- The University of Iowa trained its Faculty Search Committees to conduct hiring practices through a diversity, equity and inclusion (DEI) lens.
- The documents were obtained through a Freedom of Information Act request by the watchdog group Do No Harm and shared with the Daily Caller News Foundation.
- “The University of Iowa’s emphasis on training members of their faculty to hire from a DEI perspective is yet another example of a university injecting politics into a practice that should strictly be merit and skills based,” Laura Morgan, Do No Harm Program Manager, told the Daily Caller News Foundation.
The University of Iowa Office of the Provost trained its Faculty Search Committees to interview candidates through diversity, equity and inclusion (DEI) lenses, documents obtained by Do No Harm through a Freedom of Information Act (FOIA) and shared with the Daily Caller News Foundation revealed.
A training given to the Department of Pediatrics at UI’s medical school broke down different types of implicit biases and provided a list of practices committee members could follow to limit bias in hiring decisions, which included having a diverse committee that is trained and use “accountability strategies,” spending 15-20 minutes on each candidate and evaluating through standard criteria, the documents show. Committee members were also taught to “grade” prospective candidates after an interview rather than use a ranking system and to evaluate whether they made biased decisions if “women and people of color” were not advancing.
“The University of Iowa’s emphasis on training members of their faculty to hire from a DEI perspective is yet another example of a university injecting politics into a practice that should strictly be merit and skills based,” Laura Morgan, Do No Harm Program Manager, told the DCNF. “Focusing on skin color or gender as the basis of employment denies universities the opportunity to curate a faculty that provides the best education, regardless of one’s background.”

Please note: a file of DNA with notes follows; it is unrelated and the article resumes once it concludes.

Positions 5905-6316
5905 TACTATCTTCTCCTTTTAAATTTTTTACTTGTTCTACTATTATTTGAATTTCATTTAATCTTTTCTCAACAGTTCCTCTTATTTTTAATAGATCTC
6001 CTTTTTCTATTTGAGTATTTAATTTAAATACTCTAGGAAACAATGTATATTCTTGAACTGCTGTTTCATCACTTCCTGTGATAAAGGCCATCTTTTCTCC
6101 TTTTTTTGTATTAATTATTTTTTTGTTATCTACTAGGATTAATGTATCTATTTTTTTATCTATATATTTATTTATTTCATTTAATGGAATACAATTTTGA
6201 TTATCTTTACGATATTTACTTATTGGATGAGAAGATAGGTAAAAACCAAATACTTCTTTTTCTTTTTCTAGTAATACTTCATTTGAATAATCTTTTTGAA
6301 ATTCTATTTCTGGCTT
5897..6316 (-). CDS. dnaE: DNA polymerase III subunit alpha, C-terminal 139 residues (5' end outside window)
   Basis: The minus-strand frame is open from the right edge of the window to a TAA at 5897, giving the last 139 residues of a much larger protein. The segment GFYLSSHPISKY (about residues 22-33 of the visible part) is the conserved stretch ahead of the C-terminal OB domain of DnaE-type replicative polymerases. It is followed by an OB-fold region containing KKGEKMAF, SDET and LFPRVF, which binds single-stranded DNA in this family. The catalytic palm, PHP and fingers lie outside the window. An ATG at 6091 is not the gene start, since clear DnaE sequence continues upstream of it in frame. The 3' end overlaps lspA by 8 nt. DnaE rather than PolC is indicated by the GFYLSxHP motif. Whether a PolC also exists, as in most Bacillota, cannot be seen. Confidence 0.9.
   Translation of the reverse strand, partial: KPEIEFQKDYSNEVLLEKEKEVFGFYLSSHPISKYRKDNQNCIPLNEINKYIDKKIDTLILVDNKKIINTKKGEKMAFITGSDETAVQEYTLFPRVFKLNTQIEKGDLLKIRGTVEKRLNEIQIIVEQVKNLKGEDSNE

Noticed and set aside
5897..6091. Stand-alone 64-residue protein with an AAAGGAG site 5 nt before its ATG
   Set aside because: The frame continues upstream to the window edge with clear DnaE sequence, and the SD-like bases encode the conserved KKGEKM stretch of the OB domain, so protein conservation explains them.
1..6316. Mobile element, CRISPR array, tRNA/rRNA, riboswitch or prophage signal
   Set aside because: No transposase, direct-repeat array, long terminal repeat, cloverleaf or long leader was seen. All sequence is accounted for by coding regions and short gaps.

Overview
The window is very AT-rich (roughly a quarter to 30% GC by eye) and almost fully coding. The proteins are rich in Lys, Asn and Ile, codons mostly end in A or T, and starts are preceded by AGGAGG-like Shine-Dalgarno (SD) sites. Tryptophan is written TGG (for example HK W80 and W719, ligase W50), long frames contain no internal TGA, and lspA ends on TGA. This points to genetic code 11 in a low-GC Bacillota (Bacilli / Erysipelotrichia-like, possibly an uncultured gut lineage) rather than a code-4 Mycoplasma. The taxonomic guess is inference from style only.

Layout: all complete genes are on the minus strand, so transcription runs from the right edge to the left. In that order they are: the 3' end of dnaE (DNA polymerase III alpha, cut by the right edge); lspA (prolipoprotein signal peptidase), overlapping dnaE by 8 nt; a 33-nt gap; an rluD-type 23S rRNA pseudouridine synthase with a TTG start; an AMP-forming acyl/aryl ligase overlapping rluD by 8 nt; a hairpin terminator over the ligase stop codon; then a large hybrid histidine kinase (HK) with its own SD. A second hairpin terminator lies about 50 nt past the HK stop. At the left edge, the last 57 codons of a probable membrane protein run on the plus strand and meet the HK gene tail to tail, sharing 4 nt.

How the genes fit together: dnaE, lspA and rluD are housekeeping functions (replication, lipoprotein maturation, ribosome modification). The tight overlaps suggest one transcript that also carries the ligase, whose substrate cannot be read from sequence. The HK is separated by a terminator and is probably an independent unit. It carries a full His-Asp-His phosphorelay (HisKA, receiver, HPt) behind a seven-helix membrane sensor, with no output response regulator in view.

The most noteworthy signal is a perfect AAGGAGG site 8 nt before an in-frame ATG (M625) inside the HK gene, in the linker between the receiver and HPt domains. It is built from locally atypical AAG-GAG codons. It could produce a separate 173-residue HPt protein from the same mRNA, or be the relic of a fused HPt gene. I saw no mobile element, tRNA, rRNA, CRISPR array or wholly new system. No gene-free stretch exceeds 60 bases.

Before beginning the hiring process, the training encouraged members to “mak[e] the case for diversity” by reviewing DEI data, which include campus “climate surveys” and demographically based “student success metrics,” and asking themselves what were the “most convincing arguments” that they have heard about the “important of [DEI] in a faculty search.”
It also advised that job postings highlight a commitment to DEI, as well as use gender-neutral terms in its description. Members were encouraged to seek candidates “who would advance the college’s diversity, equity, and inclusion mission.”
A second document obtained by Do No Harm was crafted in 2022 by the Office of Diversity, Equity, & Inclusion to teach about implicit biases, which were defined as an “automatic thoughts or mental shortcuts that affect our thinking and behavior,” and best hiring practices committee members could use to minimize them.
The training advised members to consider making job advertisements “inclusive” and “welcoming” and consider a variety of factors that could contribute to diversity such as who is on a hiring committee and where they are recruiting. Members were also advised to take an Implicit Association Test which examines people’s attitudes and beliefs on different topics.
The second document also included three scenarios for members to assess how they respond to implicit bias in the workplace.
“You’ve been invited to serve on your department’s Hiring Committee and you’ve happily agreed to do so. During your first meeting, the chair of the committee says, “Wow – we finally got some diversity applicants! And some of them actually look halfway decent,” one scenario read.
Another challenged participants to consider how they would respond to a white co-worker touching a black administrator’s hair and asking if she was uncomfortable.
UI, the Office of the Provost, the Office of Diversity, Equity, & Inclusion, the Department of Pediatrics and the medical school did not immediately respond to the DCNF’s request for comment.
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